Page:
Discriminators should lose in the market
Christian blogger Rod Dreher at the American Conservative website calls it “The Law of Merited Impossibility.” It describes the attitude of the secular left as, “It is absolutely absurd that any harm will come to Christians because of their opposition to gay rights, but when it does, boy, they will deserve it!”
Dreher worries that America is no longer a Christian nation. He calls the prevailing religion—not only among non-churchgoers, but even the de facto religion of many mainstream churches—“Moral Therapeutic Deism.” What he calls a secular religion of the self-centered is especially prevalent among Millennials, who will soon achieve political power. Are we heading for a pink police state?
The Libertarian Party from the beginning of its existence has favored gay rights. Its first presidential candidate in 1972 was an openly gay California academic, John Hospers.
In contrast, at the 2008 Washoe County Republican convention, I was one of only two delegates who spoke out for gay rights. Republicans believed they would win under the banner of traditional marriage. It didn’t quite work out that way. By 2014, the Nevada Republican platform said little about marriage.
Democratic Party leaders were almost as bad, but their ill-deserved reputation as defenders of civil liberties allowed them to swiftly take advantage of the gay marriage victory, even though conservative Andrew Sullivan was its champion. Now Republicans can only sputter and call for a constitutional amendment affirming traditional marriage. The list of Republican proposed constitutional amendments is becoming longer than Bill Cosby’s accusers.
Many Republicans know their realistic goal is protection of religious liberty. Their only culture-war victory is the Hobby Lobby decision wherein the Supremes ruled that the Religious Freedom Restoration Act allowed a closely held, for-profit corporation to refuse to pay for Obamacare coverage for contraception deemed abortofacients by its religious owners.
But when Indiana tried to implement its own RFRA, the secular left, emboldened by the “Christians refusing to bake gay wedding cakes” meme, attacked Gov. Mike Pence as a bigot. When the corporations joined them, the Republicans quickly capitulated. Here in Nevada, our version of RFRA died in committee. Gov. Sandoval did not want a media circus, especially when a boycott of Las Vegas could result.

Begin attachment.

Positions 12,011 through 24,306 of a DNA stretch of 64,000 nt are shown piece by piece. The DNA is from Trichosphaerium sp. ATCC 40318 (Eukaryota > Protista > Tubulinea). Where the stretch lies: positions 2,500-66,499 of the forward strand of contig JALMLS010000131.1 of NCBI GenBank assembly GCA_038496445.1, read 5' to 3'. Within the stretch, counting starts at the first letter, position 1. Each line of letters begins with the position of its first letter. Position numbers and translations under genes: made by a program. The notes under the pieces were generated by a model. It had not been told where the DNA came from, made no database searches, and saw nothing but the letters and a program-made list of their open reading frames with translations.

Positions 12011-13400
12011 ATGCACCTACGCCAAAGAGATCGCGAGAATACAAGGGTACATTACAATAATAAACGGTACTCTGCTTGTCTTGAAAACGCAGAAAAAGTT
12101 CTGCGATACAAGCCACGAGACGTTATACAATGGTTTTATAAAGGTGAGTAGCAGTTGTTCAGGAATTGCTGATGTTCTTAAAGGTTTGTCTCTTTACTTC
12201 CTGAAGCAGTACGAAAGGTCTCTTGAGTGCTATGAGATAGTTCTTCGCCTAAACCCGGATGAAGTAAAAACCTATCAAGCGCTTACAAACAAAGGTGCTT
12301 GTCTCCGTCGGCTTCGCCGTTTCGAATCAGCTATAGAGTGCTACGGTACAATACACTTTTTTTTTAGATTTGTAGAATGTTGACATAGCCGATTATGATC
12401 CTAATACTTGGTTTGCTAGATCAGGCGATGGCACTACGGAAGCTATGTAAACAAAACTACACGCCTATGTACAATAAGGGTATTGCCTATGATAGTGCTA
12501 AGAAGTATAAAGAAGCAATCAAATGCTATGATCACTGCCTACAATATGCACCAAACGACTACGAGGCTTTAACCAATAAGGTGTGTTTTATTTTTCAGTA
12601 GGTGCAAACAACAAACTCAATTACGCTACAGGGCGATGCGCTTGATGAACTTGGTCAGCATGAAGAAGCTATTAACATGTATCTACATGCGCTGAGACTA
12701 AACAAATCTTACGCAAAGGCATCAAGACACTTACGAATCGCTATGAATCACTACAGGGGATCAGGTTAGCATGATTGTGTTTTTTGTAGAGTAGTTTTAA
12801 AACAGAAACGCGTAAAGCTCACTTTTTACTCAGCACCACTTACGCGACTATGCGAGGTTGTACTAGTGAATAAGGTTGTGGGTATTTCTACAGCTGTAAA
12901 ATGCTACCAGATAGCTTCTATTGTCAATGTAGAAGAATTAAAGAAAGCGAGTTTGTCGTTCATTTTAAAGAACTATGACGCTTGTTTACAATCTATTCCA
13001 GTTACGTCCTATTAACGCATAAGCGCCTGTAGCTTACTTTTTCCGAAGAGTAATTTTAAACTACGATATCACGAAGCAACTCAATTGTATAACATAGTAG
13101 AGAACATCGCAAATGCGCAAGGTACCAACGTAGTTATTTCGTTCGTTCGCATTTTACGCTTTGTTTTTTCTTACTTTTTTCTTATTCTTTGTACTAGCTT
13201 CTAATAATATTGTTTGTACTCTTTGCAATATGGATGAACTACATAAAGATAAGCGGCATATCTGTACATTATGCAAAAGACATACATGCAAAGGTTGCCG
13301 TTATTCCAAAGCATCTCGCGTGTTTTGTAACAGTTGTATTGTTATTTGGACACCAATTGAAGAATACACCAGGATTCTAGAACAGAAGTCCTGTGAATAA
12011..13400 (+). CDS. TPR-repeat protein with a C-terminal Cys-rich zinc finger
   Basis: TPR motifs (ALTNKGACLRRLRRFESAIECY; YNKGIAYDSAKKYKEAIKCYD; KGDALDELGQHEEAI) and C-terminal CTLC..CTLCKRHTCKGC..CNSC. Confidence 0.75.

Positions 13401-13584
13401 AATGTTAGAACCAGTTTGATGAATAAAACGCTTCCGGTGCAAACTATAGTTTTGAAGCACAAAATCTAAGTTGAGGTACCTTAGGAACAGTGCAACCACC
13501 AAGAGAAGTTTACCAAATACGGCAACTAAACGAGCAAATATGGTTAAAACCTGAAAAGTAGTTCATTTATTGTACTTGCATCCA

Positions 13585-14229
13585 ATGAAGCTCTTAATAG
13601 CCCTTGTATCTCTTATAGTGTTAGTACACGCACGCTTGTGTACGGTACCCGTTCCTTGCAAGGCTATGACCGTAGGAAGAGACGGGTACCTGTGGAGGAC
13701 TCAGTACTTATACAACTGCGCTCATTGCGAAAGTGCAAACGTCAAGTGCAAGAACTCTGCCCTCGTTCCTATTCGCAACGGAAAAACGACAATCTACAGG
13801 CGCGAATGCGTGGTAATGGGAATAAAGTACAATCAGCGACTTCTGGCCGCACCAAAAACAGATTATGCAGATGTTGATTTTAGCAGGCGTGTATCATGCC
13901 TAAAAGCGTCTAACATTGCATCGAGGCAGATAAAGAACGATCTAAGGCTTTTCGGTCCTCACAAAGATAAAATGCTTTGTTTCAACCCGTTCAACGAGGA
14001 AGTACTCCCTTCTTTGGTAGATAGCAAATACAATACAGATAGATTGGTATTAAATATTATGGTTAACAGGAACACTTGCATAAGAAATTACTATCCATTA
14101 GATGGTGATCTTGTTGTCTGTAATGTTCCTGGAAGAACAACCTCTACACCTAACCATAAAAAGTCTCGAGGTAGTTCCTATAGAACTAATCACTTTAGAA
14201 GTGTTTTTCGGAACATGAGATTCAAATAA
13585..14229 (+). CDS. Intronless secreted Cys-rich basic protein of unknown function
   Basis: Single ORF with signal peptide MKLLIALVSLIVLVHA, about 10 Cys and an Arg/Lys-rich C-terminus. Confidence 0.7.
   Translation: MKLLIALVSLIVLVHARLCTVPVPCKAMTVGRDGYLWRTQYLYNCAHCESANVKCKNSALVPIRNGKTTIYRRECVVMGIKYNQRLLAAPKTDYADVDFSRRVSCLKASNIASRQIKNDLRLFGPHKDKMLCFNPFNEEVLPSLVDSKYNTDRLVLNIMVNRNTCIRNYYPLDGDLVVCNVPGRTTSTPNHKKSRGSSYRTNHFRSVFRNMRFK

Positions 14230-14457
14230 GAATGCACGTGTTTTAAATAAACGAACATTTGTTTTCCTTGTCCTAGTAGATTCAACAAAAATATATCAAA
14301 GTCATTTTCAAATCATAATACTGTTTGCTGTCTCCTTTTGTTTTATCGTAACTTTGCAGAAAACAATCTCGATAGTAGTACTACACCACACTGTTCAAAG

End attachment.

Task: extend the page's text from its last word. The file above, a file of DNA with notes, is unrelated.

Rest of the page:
Immediately after the Obergefell v. Hodges decision recognizing gay marriage as a fundamental right, the national ACLU announced it would no longer defend civil rights under RFRA. Religious belief, they say, does not mean you can violate the discrimination laws. Here is where libertarians separate from left liberals. Classical liberal principles hold that government should never discriminate, or pass laws that mandate discrimination. But except for public accommodations, libertarians draw a bright line against government involvement in private market decisions. Contracts to perform personal services should be free and un-coerced. Currently, the federal laws ban only public, not private, market discrimination towards gay people.
There is no solid evidence of pervasive market discrimination against gay people. In housing, many landlords prefer to have gay tenants. Some anti-discrimination laws could be cruel, such as punishing religious adoption services that do not place children with gay parents. The only outcome of shutting them down would be fewer adoptions, hurting the children most.
The best way to prevent discrimination is to have economic growth which opens opportunities for more people, not crude regulations that often do more harm than good. Freedom of opportunity, not equality of outcome, is the best way.